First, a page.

the early part of the 15th century, the Italian Renaissance brought
great benefits to Bruges, which saw the arrival of Florentine
bankers like the Portinari family, the local representatives of
the powerful de Medici family. The Adornes prospered in their
role of middlemen, as they traded in the wool from Scotland that
arrived and which was enriched into the luxury products that were
sold in the Italian cities. It is why Bruges became known as the
Venice of the North, even though it was largely ruled by merchants
from Florence, not Venice.
With its increase in wealth and the new breeze that was the Renaissance
blowing over the city’s canals, the Adornes family decided
upon the construction of a new chapel in front of their home,
to replace a wooden chapel that had become derelict. A Papal Bull
of Martinus V, dated May 12, 1427, detailed the pope’s consent.
Size-wise, the new construction would remain small: a nave with
a central tomb, with a small crypt at ground level, with two steep
stairs leading to the choir that was placed at a mezzanine level.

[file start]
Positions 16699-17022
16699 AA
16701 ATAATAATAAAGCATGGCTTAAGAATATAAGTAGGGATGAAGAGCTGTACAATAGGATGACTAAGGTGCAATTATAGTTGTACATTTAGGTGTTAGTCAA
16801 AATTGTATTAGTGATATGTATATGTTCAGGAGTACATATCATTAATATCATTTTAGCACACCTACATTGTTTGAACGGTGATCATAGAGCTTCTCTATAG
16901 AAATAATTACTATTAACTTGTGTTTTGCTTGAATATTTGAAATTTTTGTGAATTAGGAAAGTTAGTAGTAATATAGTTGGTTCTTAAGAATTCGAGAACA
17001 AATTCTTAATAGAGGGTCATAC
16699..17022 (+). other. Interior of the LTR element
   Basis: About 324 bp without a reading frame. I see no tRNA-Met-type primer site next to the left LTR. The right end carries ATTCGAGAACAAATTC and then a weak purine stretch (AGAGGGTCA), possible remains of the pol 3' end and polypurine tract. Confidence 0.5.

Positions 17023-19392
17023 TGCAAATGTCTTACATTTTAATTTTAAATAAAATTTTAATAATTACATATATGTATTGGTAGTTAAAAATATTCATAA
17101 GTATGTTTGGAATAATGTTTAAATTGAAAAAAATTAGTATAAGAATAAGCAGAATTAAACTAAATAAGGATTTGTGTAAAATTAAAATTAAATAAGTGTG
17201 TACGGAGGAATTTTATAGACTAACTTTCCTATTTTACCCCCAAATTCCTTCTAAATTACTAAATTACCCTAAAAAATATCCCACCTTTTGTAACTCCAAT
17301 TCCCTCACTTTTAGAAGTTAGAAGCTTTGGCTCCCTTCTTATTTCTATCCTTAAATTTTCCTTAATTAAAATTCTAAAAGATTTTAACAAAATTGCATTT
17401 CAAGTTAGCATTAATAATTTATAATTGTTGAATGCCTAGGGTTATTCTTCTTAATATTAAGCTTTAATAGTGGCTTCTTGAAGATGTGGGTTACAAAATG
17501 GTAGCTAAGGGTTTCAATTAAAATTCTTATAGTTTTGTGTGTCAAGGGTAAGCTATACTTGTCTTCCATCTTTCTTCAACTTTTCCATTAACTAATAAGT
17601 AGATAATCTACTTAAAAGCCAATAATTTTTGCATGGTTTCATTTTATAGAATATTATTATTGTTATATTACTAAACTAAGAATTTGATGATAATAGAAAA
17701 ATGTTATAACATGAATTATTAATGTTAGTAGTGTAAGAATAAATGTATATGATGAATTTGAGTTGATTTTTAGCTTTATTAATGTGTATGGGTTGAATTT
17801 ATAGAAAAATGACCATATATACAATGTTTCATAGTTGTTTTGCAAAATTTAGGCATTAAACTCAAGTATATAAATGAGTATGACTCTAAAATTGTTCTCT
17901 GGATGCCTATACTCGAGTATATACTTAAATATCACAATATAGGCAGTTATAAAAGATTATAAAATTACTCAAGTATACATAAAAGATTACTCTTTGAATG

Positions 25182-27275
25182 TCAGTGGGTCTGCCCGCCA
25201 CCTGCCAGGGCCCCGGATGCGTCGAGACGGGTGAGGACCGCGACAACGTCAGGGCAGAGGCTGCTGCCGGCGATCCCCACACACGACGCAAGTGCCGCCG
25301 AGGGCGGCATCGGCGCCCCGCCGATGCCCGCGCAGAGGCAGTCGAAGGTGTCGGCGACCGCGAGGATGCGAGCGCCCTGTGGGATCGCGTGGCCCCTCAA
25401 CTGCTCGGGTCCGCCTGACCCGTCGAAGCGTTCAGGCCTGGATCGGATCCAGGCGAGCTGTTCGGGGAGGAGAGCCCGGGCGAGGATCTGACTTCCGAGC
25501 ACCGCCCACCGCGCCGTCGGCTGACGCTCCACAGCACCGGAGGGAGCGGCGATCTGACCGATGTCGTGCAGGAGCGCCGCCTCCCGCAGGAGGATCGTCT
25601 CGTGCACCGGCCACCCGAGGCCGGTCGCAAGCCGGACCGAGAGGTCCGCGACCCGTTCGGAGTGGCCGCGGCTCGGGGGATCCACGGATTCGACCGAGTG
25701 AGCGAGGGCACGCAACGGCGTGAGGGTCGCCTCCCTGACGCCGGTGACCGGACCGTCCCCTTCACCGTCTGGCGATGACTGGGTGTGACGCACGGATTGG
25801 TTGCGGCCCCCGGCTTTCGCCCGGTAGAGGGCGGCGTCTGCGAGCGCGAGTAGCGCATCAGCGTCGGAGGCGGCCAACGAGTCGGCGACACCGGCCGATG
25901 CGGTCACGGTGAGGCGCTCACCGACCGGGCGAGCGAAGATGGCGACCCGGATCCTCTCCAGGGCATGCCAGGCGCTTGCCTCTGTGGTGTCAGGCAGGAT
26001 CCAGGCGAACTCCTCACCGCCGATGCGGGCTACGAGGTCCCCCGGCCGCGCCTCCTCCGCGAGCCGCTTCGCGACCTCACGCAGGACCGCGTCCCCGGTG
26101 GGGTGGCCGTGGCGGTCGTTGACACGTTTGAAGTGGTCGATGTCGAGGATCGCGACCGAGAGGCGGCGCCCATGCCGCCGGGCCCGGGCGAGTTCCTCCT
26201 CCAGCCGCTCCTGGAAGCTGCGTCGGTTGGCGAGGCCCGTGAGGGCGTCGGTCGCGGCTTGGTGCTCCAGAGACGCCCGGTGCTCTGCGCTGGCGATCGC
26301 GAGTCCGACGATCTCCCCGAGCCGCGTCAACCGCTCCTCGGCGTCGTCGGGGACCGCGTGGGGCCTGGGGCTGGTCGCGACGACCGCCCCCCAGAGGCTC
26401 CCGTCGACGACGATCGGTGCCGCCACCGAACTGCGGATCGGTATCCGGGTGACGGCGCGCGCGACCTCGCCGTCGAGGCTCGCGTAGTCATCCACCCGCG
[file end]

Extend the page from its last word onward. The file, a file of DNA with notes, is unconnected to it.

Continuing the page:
It is separated from the rest of the chapel with a metal separation
and two oak wooden little doors, that have been dated to 1484.
Such two level chapels were quite common, as is in evidence in
the Chapel of the Holy Blood, in the centre of town.
exterior of the new chapel is dominated by an octagonal tower,
which is topped with a Cross of Jerusalem, with on top the wheel
and the palm of St Catherine, to commemorate the trip to Jerusalem
and Mount Sinai that Anselm and his son undertook in 1470. The
two turrets are crowned, one with the sun, the other with the
moon, somewhat echoing the two different towers of Chartres cathedral,
which also represent the sun and the moon.
Tradition has it that Jacob Adornes and Peter II (the former dying
in 1465, the latter in 1464) also went on pilgrimage to Jerusalem,
where the ground plan of the Church of the Holy Sepulchre inspired
them for the design of their family chapel in Bruges. However,
whether it is or is not conform to the “real” Jerusalem
Church remains the subject of intense speculation. The actual
church in Jerusalem was devastated by fire in the 16th century
and there are no sources available that could illuminate us about
The interior of the church is primarily a large open space, dominated
by a mausoleum in the centre of the main space, behind which rises
an altar surmounted by three gigantic crosses. Behind the altar
is the crypt, at the back of which is a very low entrance into